And Then There Were None: The Repeal of Sodomy Laws after Lawrence V. Texas and Its Effect on the Custody and Visitation Rights of Gay and Lesbian Parents

By Naeger, Jennifer | St. John's Law Review, Spring 2004 | Go to article overview
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And Then There Were None: The Repeal of Sodomy Laws after Lawrence V. Texas and Its Effect on the Custody and Visitation Rights of Gay and Lesbian Parents


Naeger, Jennifer, St. John's Law Review


INTEODUCTION

Sodomy laws, which authorize the government to dictate what behavior is appropriate in the bedroom, have historically been extremely controversial. These laws criminalize either same-sex acts1 or certain gender-neutral, non-procreative sexual conduct.2 For the past third of a century, however, sodomy laws have rarely been enforced.3 Instead, they were used mainly as legal justification to discriminate against homosexuality.4 Recently, in Lawrence v. Texas,5 the Supreme Court of the United States, by a 6-3 vote,6 held that sodomy laws were an unconstitutional violation of privacy and due process guarantees.7 This landmark decision not only gives homosexuals the right to enter into sexual relationships in the privacy of the home "and still retain their dignity as free persons,"8 but also provides them with legal entitlement to equal respect and equal treatment in civil litigation in areas where they have been disadvantaged the most9-namely employment,10 housing,11 and parenthood12-and puts homosexuals in a better position in court to fight for equal treatment in the military.13

This Note will analyze how the Lawrence decision and the repeal of sodomy laws will affect one particular area of civil litigation-child custody disputes involving gay and lesbian parents. This Note focuses entirely on natural parents. cases between a parent and a non-parent, termination of parental rights, adoption, and foster parents are beyond the scope of this piece. Part I addresses the origin of sodomy through the Court's decision in Bowers v. Hardwick,u which called attention to homosexual discrimination, and the spin-off effects of the decision. Part II discusses the facts and holding of Lawrence v. Texas and the grounds on which the Court came to its ruling. Part III provides background information on how family courts resolve child custody disputes and the rationale employed to justify the denial of custody or restriction of visitation rights of gay and lesbian parents. Finally, Part IV analyzes how the Lawrence decision and the repeal of sodomy laws will change this custody discrimination.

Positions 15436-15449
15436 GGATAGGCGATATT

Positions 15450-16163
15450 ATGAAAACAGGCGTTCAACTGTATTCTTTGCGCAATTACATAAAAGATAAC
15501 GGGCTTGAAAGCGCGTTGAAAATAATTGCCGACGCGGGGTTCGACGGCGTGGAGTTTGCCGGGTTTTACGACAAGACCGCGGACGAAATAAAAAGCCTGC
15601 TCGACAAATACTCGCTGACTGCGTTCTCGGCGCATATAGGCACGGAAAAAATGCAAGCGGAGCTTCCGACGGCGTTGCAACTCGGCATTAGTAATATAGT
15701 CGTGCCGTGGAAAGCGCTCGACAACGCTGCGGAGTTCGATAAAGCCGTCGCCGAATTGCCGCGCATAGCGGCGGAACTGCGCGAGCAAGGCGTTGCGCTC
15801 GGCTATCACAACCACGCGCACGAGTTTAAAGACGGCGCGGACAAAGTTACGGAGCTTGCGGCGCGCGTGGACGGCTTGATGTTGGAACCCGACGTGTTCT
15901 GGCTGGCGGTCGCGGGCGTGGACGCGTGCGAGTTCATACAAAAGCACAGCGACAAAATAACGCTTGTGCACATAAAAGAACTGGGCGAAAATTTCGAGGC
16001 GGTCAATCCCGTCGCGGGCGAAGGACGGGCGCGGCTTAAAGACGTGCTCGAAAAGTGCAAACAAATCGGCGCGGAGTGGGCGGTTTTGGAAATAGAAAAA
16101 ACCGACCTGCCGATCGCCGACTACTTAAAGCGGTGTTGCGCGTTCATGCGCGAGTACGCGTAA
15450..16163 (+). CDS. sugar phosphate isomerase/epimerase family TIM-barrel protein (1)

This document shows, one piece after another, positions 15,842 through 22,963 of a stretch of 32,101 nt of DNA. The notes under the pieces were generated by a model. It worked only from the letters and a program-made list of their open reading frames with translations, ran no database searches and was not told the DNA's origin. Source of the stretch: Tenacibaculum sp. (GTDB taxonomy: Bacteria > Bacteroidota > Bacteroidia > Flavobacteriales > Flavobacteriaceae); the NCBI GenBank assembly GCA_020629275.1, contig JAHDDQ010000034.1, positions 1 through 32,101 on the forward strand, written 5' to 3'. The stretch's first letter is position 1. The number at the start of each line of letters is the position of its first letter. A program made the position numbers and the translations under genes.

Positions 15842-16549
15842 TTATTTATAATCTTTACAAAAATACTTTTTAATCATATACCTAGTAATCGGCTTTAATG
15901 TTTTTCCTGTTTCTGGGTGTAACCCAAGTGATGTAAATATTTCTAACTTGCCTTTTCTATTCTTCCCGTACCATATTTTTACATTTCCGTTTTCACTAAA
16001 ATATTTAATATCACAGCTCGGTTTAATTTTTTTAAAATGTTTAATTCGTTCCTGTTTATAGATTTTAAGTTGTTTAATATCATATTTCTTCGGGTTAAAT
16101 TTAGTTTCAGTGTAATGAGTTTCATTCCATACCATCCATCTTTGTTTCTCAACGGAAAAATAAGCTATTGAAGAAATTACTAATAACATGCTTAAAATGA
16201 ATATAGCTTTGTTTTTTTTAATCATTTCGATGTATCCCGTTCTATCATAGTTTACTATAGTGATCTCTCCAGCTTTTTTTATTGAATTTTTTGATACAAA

I. HISTORICAL EVOLUTION OF SODOMY LAWS LEADING UP TO LAWRENCE

A. The Development and Status of Sodomy Laws Before Bowers

Delineating the ebb and flow of sodomy laws throughout history is an elaborate task beyond the scope of this Note,15 but it is important to identify a few notable ripples in order to understand the state of the law when the Supreme Court came face to face with Bowers. The aversion to sodomy is so deeply rooted that it is necessary to trace its origin back to biblical times. The term "sodomy" comes from the biblical city of Sodom, which God destroyed because of its corrupt and immoral customs.16 During the Middle Ages, sodomy was considered a religious offense regulated by ecclesiastical courts.17 The crime consisted of "a range of nonmarital, nonprocreative sexual practices. Nonprocreation was the central offense and the core of the crime."18

The influence of Christianity made sodomy a secular crime.19 As the Colonial period ended in the eighteenth century, the United States came into existence and adopted, along with the rest of the English common law, the offense of sodomy.20 These laws criminalized non-procreative, heterosexual intimacy-not homosexual conduct in particular.21 As the nineteenth century unfolded, almost every state had adopted laws prohibiting sodomy.22 Society's focus, however, gradually shifted away from governmental control and left the regulation of private, sexual conduct "largely to the family."23

Although sodomy laws remained on the books in most states, the government stayed at arms length with respect to their regulation.24 In 1955, the American Law Institute (ALI) transformed the practice of non-enforcement into an official acknowledgement when it decided that the Model Penal Code would not include sodomy laws.25 The ALI started a trend of decriminalization26 that began in 1961 with the state of Illinois.

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